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Prayer in a Time of War

Half a world away, Americans are fighting in Iraq. They are our coworkers, friends, brothers, sisters, husbands, and wives far from home doing a dangerous job. We must support them any way we can.

In this column, I wrote a few weeks ago to say that I did not think it was the time for war. But having been opposed to war at that time is not the same thing as being against our soldiers, sailors, and Marines. I was for them then and I want to be behind them supporting them all the more now that they are placing themselves in harm’s way in service of our nation.

It seems as if there is nothing that we can do to help them. Of course, we can pray, but at first that seems like such a small thing. My prayers are so little compared to the great need. Yet, through prayer, we are trusting in a greater reality, a deeper truth.

The biblical scholar Walter Wink describes prayer as “spiritual defiance of what is, in the name of what God has promised. It infuses the air of a time yet to be into the suffocating atmosphere of the present. When we pray,” Wink says, “we are not sending a letter to a celestial White House where it is sorted among piles of others. We are engaged in an act of co-creation with God.”

In this time of war, we need to join with fellow Christians in praying for our troops, praying for innocent Iraqi citizens, and praying for a deeper lasting peace for Iraq and us.

Perhaps it is only in times like this when there is nothing tangible we can do, that we learn to trust God the most. There is nothing else we can do and so we pray. Yet, prayer is no small thing at any time and especially in time of war. Prayer is the greatest thing we can do in all circumstances.

Remember the words Jesus used when he taught his disciples to pray that God’s will be done on earth as it is in heaven. In prayer, we ask and believe that God’s will can and will be done in the here and now. Through prayer we join in daring to imagine the world as God imagines it and pray for that deeper healing to come to our broken and torn world. We pray for God’s will to be done in and through us fallible humans.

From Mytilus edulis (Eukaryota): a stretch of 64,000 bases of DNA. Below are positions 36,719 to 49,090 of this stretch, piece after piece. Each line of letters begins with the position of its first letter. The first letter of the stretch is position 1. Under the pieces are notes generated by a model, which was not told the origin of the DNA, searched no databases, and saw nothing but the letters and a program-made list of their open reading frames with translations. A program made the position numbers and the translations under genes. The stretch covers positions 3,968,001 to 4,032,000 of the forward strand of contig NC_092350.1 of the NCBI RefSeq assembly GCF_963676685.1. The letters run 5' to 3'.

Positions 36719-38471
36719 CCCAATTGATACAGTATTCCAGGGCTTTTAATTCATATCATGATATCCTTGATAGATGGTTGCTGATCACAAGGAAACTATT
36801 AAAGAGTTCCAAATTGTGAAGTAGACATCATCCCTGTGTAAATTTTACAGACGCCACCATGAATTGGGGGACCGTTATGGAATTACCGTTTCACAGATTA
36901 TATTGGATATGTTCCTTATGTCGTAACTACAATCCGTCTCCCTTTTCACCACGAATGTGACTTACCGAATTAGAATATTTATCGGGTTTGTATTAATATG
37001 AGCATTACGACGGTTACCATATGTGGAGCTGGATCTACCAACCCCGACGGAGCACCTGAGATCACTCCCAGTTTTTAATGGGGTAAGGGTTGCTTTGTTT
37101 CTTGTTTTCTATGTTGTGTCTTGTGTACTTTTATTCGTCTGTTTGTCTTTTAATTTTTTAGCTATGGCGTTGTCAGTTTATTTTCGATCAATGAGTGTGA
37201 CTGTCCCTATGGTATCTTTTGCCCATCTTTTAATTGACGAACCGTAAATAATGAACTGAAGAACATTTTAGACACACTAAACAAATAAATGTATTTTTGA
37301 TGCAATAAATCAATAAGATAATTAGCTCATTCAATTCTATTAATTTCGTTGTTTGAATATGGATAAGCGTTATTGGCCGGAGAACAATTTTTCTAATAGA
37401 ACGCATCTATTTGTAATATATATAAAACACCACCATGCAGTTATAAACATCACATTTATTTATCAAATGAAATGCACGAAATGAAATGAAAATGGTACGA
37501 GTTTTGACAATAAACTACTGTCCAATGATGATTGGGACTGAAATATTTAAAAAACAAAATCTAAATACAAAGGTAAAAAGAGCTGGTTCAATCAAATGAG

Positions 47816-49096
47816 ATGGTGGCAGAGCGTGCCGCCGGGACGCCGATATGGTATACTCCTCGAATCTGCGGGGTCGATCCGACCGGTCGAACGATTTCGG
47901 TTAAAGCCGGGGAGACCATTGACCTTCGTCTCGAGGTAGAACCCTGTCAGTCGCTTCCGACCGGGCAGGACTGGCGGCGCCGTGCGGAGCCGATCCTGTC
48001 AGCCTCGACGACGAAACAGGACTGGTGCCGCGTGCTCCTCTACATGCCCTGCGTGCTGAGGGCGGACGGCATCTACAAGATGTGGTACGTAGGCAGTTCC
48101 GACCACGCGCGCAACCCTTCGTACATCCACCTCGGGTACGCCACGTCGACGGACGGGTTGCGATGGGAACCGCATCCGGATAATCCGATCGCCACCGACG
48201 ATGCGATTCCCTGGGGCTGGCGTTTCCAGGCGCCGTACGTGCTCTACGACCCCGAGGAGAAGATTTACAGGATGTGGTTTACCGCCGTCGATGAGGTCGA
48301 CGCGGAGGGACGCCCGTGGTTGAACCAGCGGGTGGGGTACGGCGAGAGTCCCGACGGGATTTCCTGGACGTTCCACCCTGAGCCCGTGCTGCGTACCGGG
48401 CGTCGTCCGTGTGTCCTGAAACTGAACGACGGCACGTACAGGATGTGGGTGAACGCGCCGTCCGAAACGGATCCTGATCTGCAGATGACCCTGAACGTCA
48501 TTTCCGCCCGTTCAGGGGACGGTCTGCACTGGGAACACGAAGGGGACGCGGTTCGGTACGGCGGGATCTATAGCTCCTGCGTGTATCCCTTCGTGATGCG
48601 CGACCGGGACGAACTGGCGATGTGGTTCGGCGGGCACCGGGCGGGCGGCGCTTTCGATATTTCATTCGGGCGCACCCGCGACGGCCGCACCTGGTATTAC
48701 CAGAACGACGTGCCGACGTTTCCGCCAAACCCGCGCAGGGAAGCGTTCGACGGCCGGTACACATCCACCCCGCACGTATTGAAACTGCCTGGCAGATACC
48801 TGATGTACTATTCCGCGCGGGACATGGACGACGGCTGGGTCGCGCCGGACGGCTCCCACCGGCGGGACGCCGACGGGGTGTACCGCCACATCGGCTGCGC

Experience has taught me that prayer works. When we stop trusting in ourselves, in other people and things long enough to really turn to and ask that God’s will be done; we find amazing transformations can occur. We trust. We pray. God acts and a new reality comes into being.

I don’t understand it, but I know that it is so. I also know that it is what we most need now in this time of fear and anxiety. We need to trust God to bring peace among nations, peace in our community, peace in our families and peace in our hearts.

To assist those who are not sure how to pray at this time, I suggest King of Peace Church’s online prayer room at There you will find some suggested prayers and can add names to the list of people serving in the Gulf region for whom we are in prayer.

In closing, I want to pray for those in combat now:

Jesus Christ, who in the hour of your death was recognized as Savior by a soldier standing nearby: be to those whose bear arms now, a sign of saving hope. In circumstances of danger and ever-pressing fear keep alive in them steadfastness and courage. Preserve in them when tested, righteous and humane values; and uphold their good wills until they are released from the awful necessities of human strife. Amen.

(The Rev. Frank Logue is pastor of King of Peace Episcopal Church in Kingsland.)

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